Closing remarks by the Minister of Foreign Affairs of Estonia and Chair of the Committee of Ministers of the CoE, H.E. Mrs. Marina Kaljurand at The Council of Europe Gender Equality Strategy 2014-2017
It is my great pleasure to be here with you [as the Foreign Minister of Estonia and] as the Chair of the Committee of Ministers of the Council of Europe (CoE). First, let me thank the Gender Equality Commission of the Council of Europe and the Ministry of Social Affairs of Estonia for organizing such an outstanding and timely stock-tacking conference here in Tallinn.
We are very honoured that this high-level conference has brought together so many specialists, leaders and speakers from all over the world – not only from the CoE, but from other international organizations as well – to share experiences and best practices. Deepening the cooperation between international organizations on gender equality issues is no less important than sharing best practices between countries
Gender mainstreaming at the international level supports similar efforts at the national level. It is indispensable to bring together both national and international actors at all levels of policy making. However, the responsibility for transforming words into actions lies first and foremost with states. As we are all aware, no country in the world has achieved full gender equality – it remains a challenge for us all.
Estonia recently started its second Chairmanship of the Committee of Ministers and one of our main priorities is gender equality. By the end of our Chairmanship, I would very much like to see: firstly, a stronger impetus for closer co-operation among international organisations in implementing gender mainstreaming Secondly, a wider role for the new media in advancing gender equality. And thirdly, the discussions held yesterday and today providing a substantial input to the next Strategy of Gender Equality.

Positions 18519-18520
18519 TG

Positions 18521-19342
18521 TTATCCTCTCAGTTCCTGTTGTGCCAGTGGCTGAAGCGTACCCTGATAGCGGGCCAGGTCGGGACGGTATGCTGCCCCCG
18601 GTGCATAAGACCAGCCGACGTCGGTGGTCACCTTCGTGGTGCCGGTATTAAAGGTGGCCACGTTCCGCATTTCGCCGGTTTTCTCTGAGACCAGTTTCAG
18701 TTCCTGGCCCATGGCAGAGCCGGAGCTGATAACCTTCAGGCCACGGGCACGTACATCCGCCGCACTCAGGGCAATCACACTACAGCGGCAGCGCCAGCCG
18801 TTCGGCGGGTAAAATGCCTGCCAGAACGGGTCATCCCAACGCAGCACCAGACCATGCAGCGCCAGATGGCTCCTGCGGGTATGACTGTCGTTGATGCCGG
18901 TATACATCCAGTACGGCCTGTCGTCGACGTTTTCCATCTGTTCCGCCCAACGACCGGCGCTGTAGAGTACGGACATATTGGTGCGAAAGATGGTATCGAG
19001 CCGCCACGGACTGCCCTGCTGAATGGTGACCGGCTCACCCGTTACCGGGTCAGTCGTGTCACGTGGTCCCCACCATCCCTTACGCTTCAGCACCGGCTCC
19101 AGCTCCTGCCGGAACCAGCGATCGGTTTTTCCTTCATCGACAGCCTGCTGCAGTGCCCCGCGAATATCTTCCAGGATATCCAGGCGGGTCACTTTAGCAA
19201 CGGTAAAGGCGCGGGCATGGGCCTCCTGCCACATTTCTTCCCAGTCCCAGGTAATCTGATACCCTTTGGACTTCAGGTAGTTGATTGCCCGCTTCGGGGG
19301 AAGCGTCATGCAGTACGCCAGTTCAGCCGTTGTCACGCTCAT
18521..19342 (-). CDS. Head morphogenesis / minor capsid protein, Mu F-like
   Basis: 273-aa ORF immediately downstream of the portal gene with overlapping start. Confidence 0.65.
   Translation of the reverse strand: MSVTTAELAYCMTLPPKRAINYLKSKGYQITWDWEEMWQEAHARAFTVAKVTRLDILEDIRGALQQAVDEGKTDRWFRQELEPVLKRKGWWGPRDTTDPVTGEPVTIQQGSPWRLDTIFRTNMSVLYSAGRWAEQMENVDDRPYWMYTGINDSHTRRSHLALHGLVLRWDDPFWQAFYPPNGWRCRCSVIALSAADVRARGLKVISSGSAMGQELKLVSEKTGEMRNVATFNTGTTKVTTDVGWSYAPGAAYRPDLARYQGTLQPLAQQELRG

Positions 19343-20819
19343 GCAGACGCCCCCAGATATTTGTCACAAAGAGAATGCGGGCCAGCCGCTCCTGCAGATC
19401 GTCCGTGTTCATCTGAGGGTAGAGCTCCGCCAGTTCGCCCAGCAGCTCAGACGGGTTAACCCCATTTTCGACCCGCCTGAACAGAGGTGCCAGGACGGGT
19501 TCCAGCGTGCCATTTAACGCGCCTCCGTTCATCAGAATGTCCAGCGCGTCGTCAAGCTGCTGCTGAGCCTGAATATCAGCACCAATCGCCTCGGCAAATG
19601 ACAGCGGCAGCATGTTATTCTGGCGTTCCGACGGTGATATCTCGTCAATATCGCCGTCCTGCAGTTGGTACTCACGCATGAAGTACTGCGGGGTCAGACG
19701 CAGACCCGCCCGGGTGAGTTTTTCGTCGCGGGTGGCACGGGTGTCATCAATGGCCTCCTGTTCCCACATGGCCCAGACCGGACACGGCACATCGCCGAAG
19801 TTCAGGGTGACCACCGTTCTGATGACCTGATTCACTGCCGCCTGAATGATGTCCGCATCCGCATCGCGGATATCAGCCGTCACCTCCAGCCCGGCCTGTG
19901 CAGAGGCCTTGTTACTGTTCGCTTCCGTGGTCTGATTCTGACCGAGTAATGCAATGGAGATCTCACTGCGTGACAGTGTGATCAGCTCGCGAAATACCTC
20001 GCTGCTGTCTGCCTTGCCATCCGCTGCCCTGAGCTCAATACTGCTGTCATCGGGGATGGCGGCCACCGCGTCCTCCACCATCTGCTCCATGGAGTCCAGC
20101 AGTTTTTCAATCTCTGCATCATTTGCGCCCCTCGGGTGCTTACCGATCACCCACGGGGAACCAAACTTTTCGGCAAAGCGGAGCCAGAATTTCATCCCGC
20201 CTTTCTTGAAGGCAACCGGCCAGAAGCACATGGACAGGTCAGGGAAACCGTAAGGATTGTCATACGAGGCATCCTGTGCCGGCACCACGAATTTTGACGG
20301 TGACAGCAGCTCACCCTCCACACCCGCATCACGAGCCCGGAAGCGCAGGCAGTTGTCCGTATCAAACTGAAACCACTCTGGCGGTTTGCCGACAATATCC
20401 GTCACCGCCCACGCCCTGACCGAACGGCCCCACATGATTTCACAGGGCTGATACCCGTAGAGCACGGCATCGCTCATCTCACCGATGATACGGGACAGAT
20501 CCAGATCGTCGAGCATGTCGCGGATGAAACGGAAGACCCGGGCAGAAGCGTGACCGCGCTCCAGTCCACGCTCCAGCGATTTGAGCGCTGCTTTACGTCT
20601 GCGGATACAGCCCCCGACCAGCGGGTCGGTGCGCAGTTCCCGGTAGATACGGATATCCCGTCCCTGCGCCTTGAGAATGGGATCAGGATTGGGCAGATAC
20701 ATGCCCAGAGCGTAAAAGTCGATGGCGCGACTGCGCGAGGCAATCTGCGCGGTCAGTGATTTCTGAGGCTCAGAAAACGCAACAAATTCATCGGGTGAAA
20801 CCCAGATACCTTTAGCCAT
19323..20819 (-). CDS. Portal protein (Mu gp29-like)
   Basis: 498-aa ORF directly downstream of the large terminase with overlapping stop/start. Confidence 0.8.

Ladies and Gentlemen,
Fundamental change cannot be achieved overnight. Eliminating stereotypes is a long and hard process. Yesterday, the Director General of Democracy reminded us that we have been working on this issue for a shocking 70 years. I dare to hope that we will not do so for 70 years more. I believe that we are witnessing a quickening pace.
Since its establishment 65 years ago, more than 200 international conventions and agreements have been concluded in the Council of Europe. They have formed a solid basis for international co-operation, establishing common European standards and harmonising legislation on our continent. These treaties cover a wide range of subjects such as human rights, culture, education, the media, public health, social security, law and judicial cooperation. They address traditional themes of international co-operation from extradition to the recognition of diplomas) as well as new challenges posed by scientific and technological development (for example, data protection, cybercrime, genetic engineering and bioethics). In many fields, they have not only set standards for Europe, but have also created enforceable rights for all citizens living on this continent.
In the most recently adopted conventions, there is a rather interesting common denominator. The Istanbul convention, also discussed at this conference, confronts violence against women.
Next Sunday, in France, a brand new convention will be opened for signatures. This, the European Convention on security and safety in sports, targets the mass hooliganism that has become an unfortunate part of certain sports events.
Last autumn in Riga we signed the additional protocol to the Convention on the Prevention of Terrorism, dealing with the phenomenon of “foreign terrorist fighters”. These conventions all contain the idea that destructive human behaviour – predominantly enacted by one gender – demands international cooperation. To adequately address this violence, we have first to acknowledge the prevailing cultural phenomenon that views violence as an inherent part of masculinity.
Ladies and Gentlemen,
In every direction we look, in Europe or globally, we see multiple crises running simultaneously. We are made to believe that war, mistrust and the infliction of misery are an essential part of human nature. This is surely not the case. Achieving gender equality in every field of life, in every corner of the world – the subject we are about to explore – is one possible remedy for this perception.